sorry, if I missed something obvious... but I need your help, because I have no lab environment where I could answer my question by just testing....
I have two PA-200 with HA Lite.
Both have an outside interface connected to a switch:
Firewall F1 with switch S1, Firewall F2 with switch S2.
S1 and S2 have an interconnection.
Now there are two routers (with internet uplinks) connected to the switches, on each side:
Router R1 witch to S1, Router R2 to S2.
The default internet uplink is via R2.
There's a PBF configured that in case R2 is not reachable, the default route goes via R1.
There's link monitoring on the FW-interfaces connected to the switches.
There's path monitoring to both of the Routers.
Taken F2 is the active partner,
Taken the interconnection between S1 und S2 goes down:
Active and passive firewall would not see any change in link monitoring.
The passive partner would report that the path to R2 has failed and the device would change to "failed" state (?)
The active firewall would see that path to R1 went down and also change to "failed" state (?)
But as F1 which sees F2 in "failed" now, is in "failed" itself, I don't think a failover would occur...
Now R2 also goes down...
IMHO, F2 is failing a little more, because it has lost the path to R2 _and_ R1.
If a failover would happen now, the PBF-Tracker would report that the backup-route is available and could forward traffic via R1.
How are failover decissions done? Is there documentation?
Would my HA pair failover to F1?
Thank you for your help!
Solved! Go to Solution.
first off, in an active-passive configuration, the passive member does not perform path monitoring, so if the path for the passive device dissapears due to the failure in the interconnect, the passive member would not take action. only when path monitoring for the primary member fails, will a failover be initiated making the secondary member master at which point path monitoring is triggered
I would recommend you configure path monitor only for the router attached to the firewall, so F1 path monitor R1 and F2 path monitor R2.
your primary method of redundancy, however, should be the PBF monitor, that will simply switch routing if the primary path goes down, so there is not a complete HA failover related to a router going down, since the interconnect would allow the active member to simply divert traffic to the other router.
thank you for your reply.
The information that the passive member does not do path monitoring was very valuable to me.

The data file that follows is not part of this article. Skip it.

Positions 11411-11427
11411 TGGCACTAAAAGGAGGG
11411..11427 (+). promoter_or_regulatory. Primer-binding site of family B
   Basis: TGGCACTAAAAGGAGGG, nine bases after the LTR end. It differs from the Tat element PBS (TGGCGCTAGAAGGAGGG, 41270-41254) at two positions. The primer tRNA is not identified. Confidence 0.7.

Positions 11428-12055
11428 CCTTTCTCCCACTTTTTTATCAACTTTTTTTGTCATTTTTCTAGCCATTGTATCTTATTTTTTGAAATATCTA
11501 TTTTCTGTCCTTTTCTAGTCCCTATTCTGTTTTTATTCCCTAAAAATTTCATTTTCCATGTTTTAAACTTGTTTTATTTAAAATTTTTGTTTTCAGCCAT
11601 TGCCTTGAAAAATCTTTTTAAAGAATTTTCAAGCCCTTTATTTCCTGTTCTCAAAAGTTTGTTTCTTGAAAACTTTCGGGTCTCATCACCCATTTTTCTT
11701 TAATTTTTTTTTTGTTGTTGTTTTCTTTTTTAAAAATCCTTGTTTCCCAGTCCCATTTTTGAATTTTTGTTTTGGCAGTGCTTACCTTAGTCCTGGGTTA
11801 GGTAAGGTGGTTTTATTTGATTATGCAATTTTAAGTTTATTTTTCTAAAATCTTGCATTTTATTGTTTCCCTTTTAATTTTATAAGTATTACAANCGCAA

I totally agree with your recommendation.
In my real scenario, I have an additional connection between F1 and R2, so i'm think about putting more priority on F1,
for it will always be my active firewall.
Instead I'm thinking about not having a path-monitoring on the routers at all, because I can't see any value in this any more.
To answer my own question from the beginning:
F2 was the active partner,
when the interconnection between S1 und S2 goes down,
F2 sees the path to R1 down and sees itself as "failed"?
Now F1, which didn't do path monitoring becomes active (is healthy, has all links, sees that F2 reports itself as "failed", doesn't do path-monitoring already...)?
Now it does tracking to R1 and R2... But as the interconnection between S1 and S2 is down, it cannot reach R2.
So after some time it will marks itself as "failed"?
F2 is still in "failed"... so there's no failover back to F2, right?
Now the PBF tracker will find that R1 is available and F1 will forward traffic through it?
Is the answer,
"yes, it will actually failover, but already when the interconnection between the switches goes down"?
Thank you for helping me to understand.
in the scenario you proposed the chain of events should look like this:
if the primary firewall has path monitor to both routers and either goes down (r2 fails or r1 fails or the link between s1 and s2 fails) it will go into a failed state and the secondary member will become active (you can also configure monitors as an AND operation by setting the failure condition to 'all')
at that moment the primary is in a passive state and no longer monitoring
once the monitoring on the active secondary kicks in, it will notice a failure and after any hold timers that could have been configured expire, it will fail and the primary will take over
the scenario repeats: hold timers run out, monitor fails, device will go inactive and the secondary will once again take over
this will continue until the 'flap' counter is exceeded at which time the last member to exceed the count is put into a permanent non functional state which can only be recovered by manually activating the device
the remaining member will then continue operating to the best of it's capabilities despite the failed monitor
now I think I got it. Thanks for your valuable hints!
This brings me even more to the conclusion that path monitoring is something I don't want in thsi scenario.
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